Salutations and Introductions

Hello all, and man is it a good day to be alive. I’m blairnoel, and my real name is Rick. Pleased to be here.

I’ll cut to the chase, this blog will mostly be about anime. After spending years reading the posts of fellow bloggers and wondering when I’d finally become one of them, the time has finally come to park myself on my butt and make a blog of my own.

I began watching anime in the summer of 2009, which means I’ve only been watching anime for about four years now. Coming from a mindset predisposed to label anime as childish and stupid due to the classic antics of my high school’s anime club and personal experience with nothing besides Yu-Gi-Oh! and Naruto, I never expected to become even an occasional anime viewer, let alone an avid one. During one of those late-night hangouts with my friends that were typical over summer vacation, one recommended I try watching a few anime with him. Soon I was hooked.

I began with the same set of anime as just about everyone else from the Western fandom: Bleach, Death Note, Fullmetal Alchemist, Gundam and Code Geass, to name a few. My tastes gradually evolved from typical shounen action anime to include just about every genre available. Now, as of October 2013, my MAL stands at a couple hundred completed and another couple dozen on the way.

I like to believe that as the years have passed, as I’ve watched more anime, and as I’ve continued to experience many of the same types of shows again and again that both my tastes and perceptions have evolved. I like to critically analyze everything I watch in order to determine its inherent worth and quality. However, the one factor that I always try to keep in mind is that I watch anime for fun, as a hobby, and as such entertainment is the most important aspect.

When I first began watching anime, the average score I gave out was a seven. To me, just about every anime I watched was “good.” This is because I had not yet distinguished between entertainment and quality. I now realize that just because a show receives a rating of five does not mean it can’t be an immensely entertaining show; it just means that, from the perspective of critical analysis, it wasn’t as good as many other anime out there. I will continue to award scores based on critical quality rather than entertainment value.

I’ve seen many different methods of critically rating anime, from simple critiques using about five general categories to in-depth analysis where the “Animation” category includes an entire section on line width. I don’t like to tell people their rating systems are wrong, because they usually aren’t. When I research critical interpretations of an anime’s quality, I would much rather see several different types of critical analysis than a dozen posts with the exact same rating criteria. Alternate perspectives help me to define my own perspective to myself. Without different perspectives, this so-called “analysis” just becomes cleverly disguised bandwagoning.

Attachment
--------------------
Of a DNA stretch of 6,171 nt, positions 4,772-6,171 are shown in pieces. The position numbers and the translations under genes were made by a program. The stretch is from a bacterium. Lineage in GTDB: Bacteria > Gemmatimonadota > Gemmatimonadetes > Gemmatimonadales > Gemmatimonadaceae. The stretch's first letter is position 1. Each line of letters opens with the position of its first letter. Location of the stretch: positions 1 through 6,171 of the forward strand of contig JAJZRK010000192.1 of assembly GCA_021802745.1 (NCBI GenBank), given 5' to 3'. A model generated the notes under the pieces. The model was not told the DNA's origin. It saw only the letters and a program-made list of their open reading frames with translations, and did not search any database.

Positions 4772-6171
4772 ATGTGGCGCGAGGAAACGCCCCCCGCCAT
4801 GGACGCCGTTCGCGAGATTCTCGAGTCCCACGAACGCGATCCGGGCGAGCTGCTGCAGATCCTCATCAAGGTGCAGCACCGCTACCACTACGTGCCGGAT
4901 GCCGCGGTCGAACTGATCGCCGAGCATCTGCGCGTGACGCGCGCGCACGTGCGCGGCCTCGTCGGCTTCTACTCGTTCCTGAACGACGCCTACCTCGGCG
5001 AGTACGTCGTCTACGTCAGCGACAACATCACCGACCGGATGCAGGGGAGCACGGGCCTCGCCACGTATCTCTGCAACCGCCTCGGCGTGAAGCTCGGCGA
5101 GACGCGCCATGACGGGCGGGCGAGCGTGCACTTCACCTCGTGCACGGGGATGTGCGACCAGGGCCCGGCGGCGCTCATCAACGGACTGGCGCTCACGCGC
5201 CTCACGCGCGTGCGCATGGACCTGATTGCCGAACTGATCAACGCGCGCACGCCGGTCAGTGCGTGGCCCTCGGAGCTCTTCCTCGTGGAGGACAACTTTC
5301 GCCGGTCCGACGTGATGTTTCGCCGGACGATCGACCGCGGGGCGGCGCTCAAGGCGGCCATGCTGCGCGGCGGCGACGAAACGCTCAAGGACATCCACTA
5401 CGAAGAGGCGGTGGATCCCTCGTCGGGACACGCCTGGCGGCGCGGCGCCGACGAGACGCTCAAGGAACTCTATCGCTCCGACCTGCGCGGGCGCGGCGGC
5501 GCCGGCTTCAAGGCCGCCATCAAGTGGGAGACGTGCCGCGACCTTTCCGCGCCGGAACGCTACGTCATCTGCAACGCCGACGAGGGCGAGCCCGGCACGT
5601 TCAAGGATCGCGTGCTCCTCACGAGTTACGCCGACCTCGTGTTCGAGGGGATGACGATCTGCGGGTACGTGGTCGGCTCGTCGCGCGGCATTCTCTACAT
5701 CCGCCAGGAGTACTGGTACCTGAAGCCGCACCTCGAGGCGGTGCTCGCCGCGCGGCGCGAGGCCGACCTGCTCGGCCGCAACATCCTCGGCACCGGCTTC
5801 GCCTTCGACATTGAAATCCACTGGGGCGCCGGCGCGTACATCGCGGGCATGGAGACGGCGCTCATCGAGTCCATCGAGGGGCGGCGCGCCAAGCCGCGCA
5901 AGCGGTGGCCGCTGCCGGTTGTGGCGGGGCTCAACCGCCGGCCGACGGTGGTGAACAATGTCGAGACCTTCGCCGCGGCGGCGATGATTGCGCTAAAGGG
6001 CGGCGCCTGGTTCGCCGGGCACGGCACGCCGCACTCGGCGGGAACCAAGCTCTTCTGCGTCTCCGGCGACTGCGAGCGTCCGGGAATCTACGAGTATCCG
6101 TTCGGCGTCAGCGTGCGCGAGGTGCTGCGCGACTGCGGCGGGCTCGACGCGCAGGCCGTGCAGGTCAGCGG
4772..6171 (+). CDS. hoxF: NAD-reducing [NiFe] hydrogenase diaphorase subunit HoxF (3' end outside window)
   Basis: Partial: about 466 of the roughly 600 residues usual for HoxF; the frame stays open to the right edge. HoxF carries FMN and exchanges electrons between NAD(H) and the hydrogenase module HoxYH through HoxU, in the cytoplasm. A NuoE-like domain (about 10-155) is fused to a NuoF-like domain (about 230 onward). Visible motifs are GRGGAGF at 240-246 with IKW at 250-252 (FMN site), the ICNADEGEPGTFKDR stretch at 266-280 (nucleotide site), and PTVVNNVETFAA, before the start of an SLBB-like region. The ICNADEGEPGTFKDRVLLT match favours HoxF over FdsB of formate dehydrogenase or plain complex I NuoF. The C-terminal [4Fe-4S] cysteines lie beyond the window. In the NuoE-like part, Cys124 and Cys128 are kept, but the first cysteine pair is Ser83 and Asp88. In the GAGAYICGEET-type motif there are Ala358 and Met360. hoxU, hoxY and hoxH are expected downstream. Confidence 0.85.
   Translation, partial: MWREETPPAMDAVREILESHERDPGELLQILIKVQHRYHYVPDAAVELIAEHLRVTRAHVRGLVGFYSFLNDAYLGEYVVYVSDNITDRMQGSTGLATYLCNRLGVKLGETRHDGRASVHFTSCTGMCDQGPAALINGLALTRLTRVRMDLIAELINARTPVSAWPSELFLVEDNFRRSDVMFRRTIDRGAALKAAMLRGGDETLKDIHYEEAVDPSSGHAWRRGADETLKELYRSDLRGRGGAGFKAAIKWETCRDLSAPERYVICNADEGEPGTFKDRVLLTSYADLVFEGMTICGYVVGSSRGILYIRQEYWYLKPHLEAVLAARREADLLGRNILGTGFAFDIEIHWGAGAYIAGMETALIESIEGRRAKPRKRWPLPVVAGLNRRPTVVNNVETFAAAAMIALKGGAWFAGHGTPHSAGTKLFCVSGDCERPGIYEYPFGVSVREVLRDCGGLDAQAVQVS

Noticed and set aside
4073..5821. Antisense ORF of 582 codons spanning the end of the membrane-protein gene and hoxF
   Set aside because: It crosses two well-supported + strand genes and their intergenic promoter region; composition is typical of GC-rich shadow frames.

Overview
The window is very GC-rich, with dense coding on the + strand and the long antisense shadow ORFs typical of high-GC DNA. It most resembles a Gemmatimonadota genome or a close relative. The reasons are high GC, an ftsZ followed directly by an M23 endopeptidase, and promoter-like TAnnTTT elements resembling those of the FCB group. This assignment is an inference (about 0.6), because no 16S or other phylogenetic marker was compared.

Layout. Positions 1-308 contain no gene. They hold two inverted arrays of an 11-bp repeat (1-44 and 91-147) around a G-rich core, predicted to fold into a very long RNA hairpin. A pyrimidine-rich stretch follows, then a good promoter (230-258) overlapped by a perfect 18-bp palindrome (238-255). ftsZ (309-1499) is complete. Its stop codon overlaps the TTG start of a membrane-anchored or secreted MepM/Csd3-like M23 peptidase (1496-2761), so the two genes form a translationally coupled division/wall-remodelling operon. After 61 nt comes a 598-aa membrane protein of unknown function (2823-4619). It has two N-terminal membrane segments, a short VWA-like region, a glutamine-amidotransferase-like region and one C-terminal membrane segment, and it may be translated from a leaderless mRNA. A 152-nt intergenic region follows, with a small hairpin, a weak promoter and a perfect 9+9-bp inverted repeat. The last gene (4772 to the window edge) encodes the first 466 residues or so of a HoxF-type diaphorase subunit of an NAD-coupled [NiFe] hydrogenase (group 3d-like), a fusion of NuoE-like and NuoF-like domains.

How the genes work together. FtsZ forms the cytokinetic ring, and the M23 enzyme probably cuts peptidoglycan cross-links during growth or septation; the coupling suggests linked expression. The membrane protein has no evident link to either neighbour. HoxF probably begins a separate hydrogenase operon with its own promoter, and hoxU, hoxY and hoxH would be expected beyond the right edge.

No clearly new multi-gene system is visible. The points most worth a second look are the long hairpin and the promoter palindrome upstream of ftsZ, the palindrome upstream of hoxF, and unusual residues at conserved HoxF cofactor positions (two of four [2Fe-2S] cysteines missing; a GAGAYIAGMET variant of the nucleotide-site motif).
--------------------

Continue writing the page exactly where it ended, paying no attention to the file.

I will elaborate somewhat by saying there is no such thing as an unbiased review. Every individual has their own unique perceptions, preferences and ways of viewing the world around them, and these factors will all play into their reviews whether or consciously aware of it or not. The more thorough a reviewer tries to be, the more their inherent biases will shine through. Even by claiming that an analysis is unbiased, the reviewer has convinced himself or herself that his or her review is completely objective and therefore “I must be correct” becomes the bias.

When it comes time to assigning a score to an anime, I like to consider many different factors. The first and most important is the genre or group of genres to which the anime in question belongs. One common factor to rate anime on is plot. The category of plot can be further divided into categories such as originality, believability, fluidity, consistency, pacing and conclusion. Anime that receive high ratings in all these areas will have a higher plot score, and therefore a higher overall rating. However, how does this rating system apply to anime that never attempt plot in the first place? For reviewers that have a “plot” category in every critical analysis, anime that do not attempt a solid plot will receive lower ratings. It even gets to the point where a plot-based anime with a horrible plot will receive a better critical rating than a fantastic anime that is not plot-based.

This feels wrong to me, and this is why I have adopted a flexible rating system. I rate anime based on what they try to do. Constants in most reviews include animation, sound and characters. However, a comedy/slice-of-life yonkoma adaptation will be rated using different criteria than an action/fantasy plot-based original.

I will not review every anime I have seen, as that would take far more time than I could ever dream of having. I will likely not review every new anime I watch, either. Additionally, I’m unsure as to how often I will actually write up in-depth critical analysis. However, for entertainment’s sake, I will attempt to provide at least a short “thoughts on” review each time I finish an anime. Additionally, I may attempt a “first impressions” review for each new, airing series I start. No promises, but I’ll do my best.

Bit long for an introduction post, but hopefully it gives the general idea of who I am and what I am going to attempt. I look forward to writing the posts that are sure to come in the near future.

Rick out.

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